For example, Penn said, initially slim-fitting shirts were a little too baggy around the waist. Several people complained about this, and over time the company made the waist fit more neatly. When I purchased the shirt, I assume it was after the changes had been made, because the waist fit well and still was not too tight.

A process like this, too, should save a lot of time. Instead of having to go to a store and find other shirts that fit, I was able to quickly order another two shirts through the app using my existing measurements when I wanted new shirts. That saved not only the process of flipping through racks at a store, but also travel to and from the store and dealing with the typical crowds of downtown San Francisco. The experience should theoretically be the same for everyone who uses the app.

There's a natural appeal to an application like this beyond Silicon Valley. After all, everyone (theoretically) wears shirts. I am not one to typically focus on style and fashion, but after purchasing the shirts, I can't help but feel tapped into some cultural vein that I had otherwise ignored for most of my time. After all, in Silicon Valley, the typical uniform is jeans, a startup-branded shirt, and probably a hoodie to deal with the evening chilly temperatures.

MTailor, too, is a rare company in Silicon Valley that is actually generating real revenues because it is selling something. While many are criticizing startups for signing huge leases for offices and burning through cash with products that make no money, MTailor is still renting a small corner of an existing startup's office in a less-populated part of San Francisco and selling actual products.

The downside of this is that if your body shape changes then you will have to be re-measured and then buy new shirts. But that's basically the same experience as something you would have to do when buying a new shirt at a department store — except without the process of going to the store and trying on multiple shirts.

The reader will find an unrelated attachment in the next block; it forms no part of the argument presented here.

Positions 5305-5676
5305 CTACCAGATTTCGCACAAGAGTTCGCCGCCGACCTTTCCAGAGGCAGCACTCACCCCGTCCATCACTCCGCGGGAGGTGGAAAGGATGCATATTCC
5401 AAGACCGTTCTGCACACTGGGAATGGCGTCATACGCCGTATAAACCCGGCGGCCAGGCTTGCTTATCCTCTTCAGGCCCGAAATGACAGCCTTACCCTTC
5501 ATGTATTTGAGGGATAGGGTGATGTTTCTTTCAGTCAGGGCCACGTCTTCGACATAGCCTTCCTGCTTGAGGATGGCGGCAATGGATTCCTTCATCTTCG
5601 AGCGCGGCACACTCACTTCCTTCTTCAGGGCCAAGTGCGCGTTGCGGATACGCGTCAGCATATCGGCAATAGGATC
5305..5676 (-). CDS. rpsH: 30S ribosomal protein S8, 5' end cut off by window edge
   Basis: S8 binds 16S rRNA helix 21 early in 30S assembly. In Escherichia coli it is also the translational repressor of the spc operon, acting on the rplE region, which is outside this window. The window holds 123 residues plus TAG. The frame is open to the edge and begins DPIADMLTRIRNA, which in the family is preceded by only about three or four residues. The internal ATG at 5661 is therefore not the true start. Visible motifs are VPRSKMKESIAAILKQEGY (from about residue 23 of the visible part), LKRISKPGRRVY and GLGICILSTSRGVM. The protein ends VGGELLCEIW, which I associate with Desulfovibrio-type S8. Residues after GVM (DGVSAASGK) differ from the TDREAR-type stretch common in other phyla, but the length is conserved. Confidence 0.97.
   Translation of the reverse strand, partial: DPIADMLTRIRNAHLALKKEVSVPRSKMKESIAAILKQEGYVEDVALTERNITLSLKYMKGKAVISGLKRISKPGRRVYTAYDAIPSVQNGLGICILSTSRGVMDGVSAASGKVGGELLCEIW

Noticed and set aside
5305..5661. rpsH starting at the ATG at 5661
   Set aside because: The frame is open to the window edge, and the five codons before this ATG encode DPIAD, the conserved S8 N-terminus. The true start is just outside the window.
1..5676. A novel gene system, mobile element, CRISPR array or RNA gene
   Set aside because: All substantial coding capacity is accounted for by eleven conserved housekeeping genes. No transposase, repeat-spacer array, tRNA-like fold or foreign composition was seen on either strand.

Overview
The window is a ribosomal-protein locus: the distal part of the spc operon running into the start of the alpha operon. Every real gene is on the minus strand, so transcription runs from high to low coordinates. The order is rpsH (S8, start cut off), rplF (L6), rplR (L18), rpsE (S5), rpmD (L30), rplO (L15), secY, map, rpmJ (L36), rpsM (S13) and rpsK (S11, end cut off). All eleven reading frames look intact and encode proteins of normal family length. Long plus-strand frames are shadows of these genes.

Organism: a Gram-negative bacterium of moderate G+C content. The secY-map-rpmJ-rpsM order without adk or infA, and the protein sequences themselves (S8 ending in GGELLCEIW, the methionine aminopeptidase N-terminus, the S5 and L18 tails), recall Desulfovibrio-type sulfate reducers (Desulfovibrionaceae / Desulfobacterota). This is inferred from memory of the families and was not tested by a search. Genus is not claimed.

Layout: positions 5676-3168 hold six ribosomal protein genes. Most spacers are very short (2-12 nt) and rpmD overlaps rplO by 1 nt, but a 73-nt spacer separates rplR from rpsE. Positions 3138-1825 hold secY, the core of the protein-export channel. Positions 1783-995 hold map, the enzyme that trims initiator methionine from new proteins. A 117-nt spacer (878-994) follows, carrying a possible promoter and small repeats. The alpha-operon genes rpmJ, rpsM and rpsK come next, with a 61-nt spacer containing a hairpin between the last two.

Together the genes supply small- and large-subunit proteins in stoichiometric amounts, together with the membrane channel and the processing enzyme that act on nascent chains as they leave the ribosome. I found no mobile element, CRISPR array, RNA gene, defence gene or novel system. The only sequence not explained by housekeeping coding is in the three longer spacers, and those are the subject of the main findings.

There is also a question of whether the shirts can survive in the long run, which will be a test of quality. However, I purchased my first shirt in July and have worn it more than a dozen times since it arrived, and the shirt is still in very good condition. It's machine washable, which makes it much easier to manage, and the shirts largely come out wrinkle-free after running through a typical dryer.

The next step for the company, Penn said, is likely to expand into pants. This won't take much of a change to the algorithms as the company already has your body measurements from the initial video. The company stores a 3D model of you, and then deletes the video where it takes the measurements, and Penn says there is nothing identifying about the 3D model. He said the reason the company has focused solely on shirts is because they want to make the "perfect" shirt, not a "pretty good" shirt.

While it's hard to judge whether it's "perfect" — there are a lot of shirts out in the world — it's very, very good. And if the quality of the shirts is any indicator of the future quality of other articles of clothing, it's going to see quite a few more purchases from me.

Matthew Lynley is a business reporter for BuzzFeed News in San Francisco. Lynley reports on Silicon Valley and the tech industry.

Contact Matthew Lynley at matthew.lynley@buzzfeed.com.